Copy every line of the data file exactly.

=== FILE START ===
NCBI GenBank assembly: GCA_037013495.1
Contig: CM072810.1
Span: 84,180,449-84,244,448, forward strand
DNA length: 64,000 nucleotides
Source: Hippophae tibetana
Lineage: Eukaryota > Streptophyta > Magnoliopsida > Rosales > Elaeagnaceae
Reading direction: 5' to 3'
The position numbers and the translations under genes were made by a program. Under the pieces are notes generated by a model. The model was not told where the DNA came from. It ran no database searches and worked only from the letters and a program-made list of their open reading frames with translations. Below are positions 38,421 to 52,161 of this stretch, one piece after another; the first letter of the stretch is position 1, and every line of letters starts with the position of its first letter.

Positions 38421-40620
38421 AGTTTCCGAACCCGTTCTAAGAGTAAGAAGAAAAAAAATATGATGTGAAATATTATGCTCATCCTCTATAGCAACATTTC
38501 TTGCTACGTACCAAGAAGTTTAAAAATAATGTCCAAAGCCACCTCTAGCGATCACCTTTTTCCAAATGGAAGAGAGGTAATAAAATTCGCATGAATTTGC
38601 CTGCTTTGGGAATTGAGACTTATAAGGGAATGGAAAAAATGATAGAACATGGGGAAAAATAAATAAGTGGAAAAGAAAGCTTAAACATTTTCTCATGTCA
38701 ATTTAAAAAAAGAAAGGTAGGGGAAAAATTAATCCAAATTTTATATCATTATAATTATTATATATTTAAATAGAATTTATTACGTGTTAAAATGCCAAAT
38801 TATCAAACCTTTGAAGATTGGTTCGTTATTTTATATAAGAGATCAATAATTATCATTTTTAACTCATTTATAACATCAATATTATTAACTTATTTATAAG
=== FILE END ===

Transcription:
NCBI GenBank assembly: GCA_037013495.1
Contig: CM072810.1
Span: 84,180,449-84,244,448, forward strand
DNA length: 64,000 nucleotides
Source: Hippophae tibetana
Lineage: Eukaryota > Streptophyta > Magnoliopsida > Rosales > Elaeagnaceae
Reading direction: 5' to 3'
The position numbers and the translations under genes were made by a program. Under the pieces are notes generated by a model. The model was not told where the DNA came from. It ran no database searches and worked only from the letters and a program-made list of their open reading frames with translations. Below are positions 38,421 to 52,161 of this stretch, one piece after another; the first letter of the stretch is position 1, and every line of letters starts with the position of its first letter.

Positions 38421-40620
38421 AGTTTCCGAACCCGTTCTAAGAGTAAGAAGAAAAAAAATATGATGTGAAATATTATGCTCATCCTCTATAGCAACATTTC
38501 TTGCTACGTACCAAGAAGTTTAAAAATAATGTCCAAAGCCACCTCTAGCGATCACCTTTTTCCAAATGGAAGAGAGGTAATAAAATTCGCATGAATTTGC
38601 CTGCTTTGGGAATTGAGACTTATAAGGGAATGGAAAAAATGATAGAACATGGGGAAAAATAAATAAGTGGAAAAGAAAGCTTAAACATTTTCTCATGTCA
38701 ATTTAAAAAAAGAAAGGTAGGGGAAAAATTAATCCAAATTTTATATCATTATAATTATTATATATTTAAATAGAATTTATTACGTGTTAAAATGCCAAAT
38801 TATCAAACCTTTGAAGATTGGTTCGTTATTTTATATAAGAGATCAATAATTATCATTTTTAACTCATTTATAACATCAATATTATTAACTTATTTATAAG